Why not learn to play every instrument in a symphony orchestra. That way you could play every part of the performance, record it, and then overlay recordings to create a single piece of music. And, since you would have time on your hands, I would suggest that you start off by manufacturing every instrument that you play. The number of instruments is around 33. These range from string instruments like the violin and cello, to wood-wind instruments like the piccolo and clarinet, to brass instruments like the saxophone, and percussion instruments like chimes and the gong. It is often said that true mastery of any craft takes around 10,000 hours. If you spent 8 hours per day learning to master the art of making and playing 33 instruments, this project would keep you busy for approximately 230 years, provided you worked every day. Taking weekends off could just push it close to a quarter of a millennium.
5. Asteroid mining
The Asteroid belt is located between the inner and outer planets and is rich in metals and other rare minerals. In theory, one could land on an Asteroid, hollow it out and sell the ore. Given the distance between Earth and the Belt, such excursions and projects would take decades, and could easily be pushed to take a couple of centuries. Another option would be to go even further to the Kuiper Belt or Oort Cloud. Travelling at the speed that Voyager 1 is travelling at, a roundtrip would take around 600 years, excluding mining activities. I would recommend capturing a small comet while in the Oort cloud in order to use the hydrogen for your trip back to earth. By the time you got back to your home planet, your bank account would be such that you could live on the interest for eternity. Provided of course that you don’t touch the capital!
6. Illuminated manuscripts
These masterpieces of literature and art often took multiple artists several years to complete. A single artist, depending on the amount of art and calligraphy, would be able to stretch the process out for many years. Assuming you could make a fully illuminated manuscript in 20 years, you could complete 5 in a century, and 50 in a millennium. In medieval times such manuscripts were mostly done of the Bible and were thought of as priceless. Though, in an era where time is abundant, priceless would need to be redefined. Nonetheless, I would suggest making one for every grandchild and great-grandchild. Even if they have little monetary value, they would be highly treasured for their sentimental value. Sticking to the Bible or other religious texts would be a good way to ease yourself into the practice, but I would recommend moving on to Shakespeare, Dostoyevsky, and would love to see an illuminated manuscript of 100 Years of Solitude by Gabriella Garcia Marquez.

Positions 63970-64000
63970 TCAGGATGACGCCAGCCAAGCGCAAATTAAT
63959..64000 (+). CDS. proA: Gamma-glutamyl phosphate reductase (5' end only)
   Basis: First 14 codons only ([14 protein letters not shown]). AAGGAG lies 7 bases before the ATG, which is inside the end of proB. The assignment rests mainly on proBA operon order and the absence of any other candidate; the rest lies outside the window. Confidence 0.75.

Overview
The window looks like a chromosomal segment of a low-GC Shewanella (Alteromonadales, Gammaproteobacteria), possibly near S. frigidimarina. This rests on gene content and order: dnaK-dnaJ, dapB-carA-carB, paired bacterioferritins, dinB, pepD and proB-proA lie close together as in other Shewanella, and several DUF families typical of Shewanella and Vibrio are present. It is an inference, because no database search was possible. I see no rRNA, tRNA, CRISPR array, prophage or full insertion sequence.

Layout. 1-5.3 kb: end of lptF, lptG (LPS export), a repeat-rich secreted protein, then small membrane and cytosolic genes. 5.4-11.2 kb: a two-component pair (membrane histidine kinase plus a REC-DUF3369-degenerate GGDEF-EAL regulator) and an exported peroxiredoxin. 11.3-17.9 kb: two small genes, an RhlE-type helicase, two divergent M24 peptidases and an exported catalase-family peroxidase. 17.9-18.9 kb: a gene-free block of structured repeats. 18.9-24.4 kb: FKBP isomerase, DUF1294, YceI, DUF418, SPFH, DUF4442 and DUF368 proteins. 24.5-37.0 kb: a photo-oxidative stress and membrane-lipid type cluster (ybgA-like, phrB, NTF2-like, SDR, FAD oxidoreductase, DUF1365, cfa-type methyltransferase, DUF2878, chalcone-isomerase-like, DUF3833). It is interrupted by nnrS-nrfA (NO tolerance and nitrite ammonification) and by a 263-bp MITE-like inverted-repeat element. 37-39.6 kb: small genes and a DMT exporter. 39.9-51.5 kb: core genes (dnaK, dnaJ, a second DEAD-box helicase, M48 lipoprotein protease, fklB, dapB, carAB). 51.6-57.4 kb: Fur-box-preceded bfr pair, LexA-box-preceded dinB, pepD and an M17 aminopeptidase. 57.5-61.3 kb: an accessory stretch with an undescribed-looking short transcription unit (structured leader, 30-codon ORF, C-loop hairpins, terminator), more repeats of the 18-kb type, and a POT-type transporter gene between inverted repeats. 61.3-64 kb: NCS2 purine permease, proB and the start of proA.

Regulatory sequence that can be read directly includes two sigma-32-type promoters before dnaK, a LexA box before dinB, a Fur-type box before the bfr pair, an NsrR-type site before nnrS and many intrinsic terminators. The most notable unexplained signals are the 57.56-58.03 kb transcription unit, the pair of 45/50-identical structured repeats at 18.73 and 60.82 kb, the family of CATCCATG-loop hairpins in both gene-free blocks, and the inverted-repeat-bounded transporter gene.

7. Developing the immortality bootcamp
You would not send someone into a war unprepared, therefore the same could be said about individuals facing unfamiliar and challenging circumstances. Training and preparation to deal with uncertainty and novel situations would go a long way to ensuring individuals succeed. This raises the question: Would a person need some training to deal with the challenges of immortality? Or, would it just be a skill or mindset that you would acquire over time? You could spearhead the development of an Immortality Bootcamp, a multi-millennia programme that would prepare applicants for eternity. Training and syllabus could include such aspects of adventure and crafts as mentioned elsewhere in this article. Other topics could include:
- Psychological preparation for intergalactic travel.
- Dealing with immortal in-laws.
- Tracking and dualling illegal clones.
- Is your AI assistant acting strange? Early detection of HAL 9000 behavioural anomalies.
- Dealing with friends who are experiencing “Eternity Dread”.
So there you have it, folks. These are but a few ideas to kill some time without dying of boredom. How would you challenge yourself throughout your immortality?